Showing posts from July, 2011

domestic workers

" To be free is not merely to cast off one's chains, but to live in a way that respects and enhances the freedom of others " - Nelson Mandela. Domestic workers are such an assumed part of life in South Africa , that my refusal to have one seems strange and even selfish to some people. After all, how else will the millions of uneducated, even illiterate, especially among the older generation of black women in this country, find employment? Being a domestic worker, or ‘maid’ as old school South Africans still call them, is a good job, highly desired…so they say. But I have never felt comfortable with the idea. Firstly, I don’t see this as meaningful, rewarding or empowering employment – which is what we need more of in this country (and the world in general). But even putting aside this idealistic objection, the fact is that while people still have black women cleaning their houses, nothing has changed in this country. The domestic, social and economic spaces remain, as

uncomfortable questions...

He was running next to our car as if his life depended on it – and maybe it did! I felt a whirlpool of emotions, ranging from sadness and pity to fear and anger: fearful that he would be hurt or run over by our car, or another; angry that my husband didn’t just stop (he couldn’t - we were crossing a busy city intersection!); sad that his situation (and that of many in this country) could be so desperate that he would do this just to sell one magazine! It was Saturday, and we were on our way to a movie. We had stopped at a traffic light, and started to call over one of the ‘Big Issue’ magazine vendors that are always there, when the lights changed, and we had to move on. The man eagerly ran over to catch us before we passed, but just then I realised we only had a R50 – the magazine costs R18 (of which half goes to the vendor) and we often just give a R20 as there is very little time to scramble for change…but R50? While I continued to scrounge through the wallet for something else, he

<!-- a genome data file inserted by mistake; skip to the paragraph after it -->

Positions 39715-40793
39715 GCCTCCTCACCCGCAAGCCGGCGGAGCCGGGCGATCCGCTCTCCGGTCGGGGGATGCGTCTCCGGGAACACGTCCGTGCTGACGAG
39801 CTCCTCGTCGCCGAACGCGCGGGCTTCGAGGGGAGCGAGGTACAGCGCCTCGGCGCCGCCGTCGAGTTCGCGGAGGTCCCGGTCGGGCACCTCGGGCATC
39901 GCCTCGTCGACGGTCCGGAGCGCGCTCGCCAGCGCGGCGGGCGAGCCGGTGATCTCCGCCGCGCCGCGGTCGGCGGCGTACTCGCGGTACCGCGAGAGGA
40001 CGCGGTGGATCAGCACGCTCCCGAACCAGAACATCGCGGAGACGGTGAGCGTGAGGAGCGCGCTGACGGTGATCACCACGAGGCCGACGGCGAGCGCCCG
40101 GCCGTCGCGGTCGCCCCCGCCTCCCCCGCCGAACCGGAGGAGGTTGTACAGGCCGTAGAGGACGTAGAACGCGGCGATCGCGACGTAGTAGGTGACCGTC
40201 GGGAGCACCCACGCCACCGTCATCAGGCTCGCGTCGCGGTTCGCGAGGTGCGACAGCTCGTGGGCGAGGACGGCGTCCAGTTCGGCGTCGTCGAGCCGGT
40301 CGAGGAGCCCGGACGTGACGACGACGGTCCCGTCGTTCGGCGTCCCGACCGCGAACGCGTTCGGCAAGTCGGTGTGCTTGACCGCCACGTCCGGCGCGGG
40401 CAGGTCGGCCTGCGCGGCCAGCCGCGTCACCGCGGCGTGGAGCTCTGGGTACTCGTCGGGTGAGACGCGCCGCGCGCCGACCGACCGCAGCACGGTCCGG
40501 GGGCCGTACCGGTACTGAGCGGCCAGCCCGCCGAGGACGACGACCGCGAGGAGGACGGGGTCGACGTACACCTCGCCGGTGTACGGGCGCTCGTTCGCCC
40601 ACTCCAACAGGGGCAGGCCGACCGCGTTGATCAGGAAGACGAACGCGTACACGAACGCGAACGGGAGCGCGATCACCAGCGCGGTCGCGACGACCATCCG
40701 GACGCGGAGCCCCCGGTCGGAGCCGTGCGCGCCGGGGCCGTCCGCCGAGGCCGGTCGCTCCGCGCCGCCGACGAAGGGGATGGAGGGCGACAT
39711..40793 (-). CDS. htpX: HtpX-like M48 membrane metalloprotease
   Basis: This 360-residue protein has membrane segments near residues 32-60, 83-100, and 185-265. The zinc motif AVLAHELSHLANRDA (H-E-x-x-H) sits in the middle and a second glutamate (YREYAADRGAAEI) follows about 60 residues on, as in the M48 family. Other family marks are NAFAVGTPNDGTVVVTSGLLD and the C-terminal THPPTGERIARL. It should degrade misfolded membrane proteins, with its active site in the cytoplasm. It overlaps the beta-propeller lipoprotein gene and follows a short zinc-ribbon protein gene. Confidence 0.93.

burning the book

ID books - Fascist relics of the apartheid era: ever stopped to wonder why we still tolerate them? Without a “green bar-coded ID book” in South Africa today, you can’t open a bank account, have a “cell” phone account, or any other sort of account, you can’t sign a rental agreement or buy a car, you can’t even register to VOTE (as I recently discovered)!! This infuriates me, makes me feel like a dodgy illegal immigrant in the country of my birth, and has often resulted in me saying “I just can’t wait to move back to Australia ”. Now hang on a minute, you might say- isn’t it essential to avoid voter fraud by identifying people when they register to vote – ensuring they are actually South African citizens? Well, I would answer that a passport should be good enough – and South African passports still have the fascist tracking (ID) number in it anyway, along with a photo – it’s valid for official identification all around the world. I should not have been disqualified from voting, as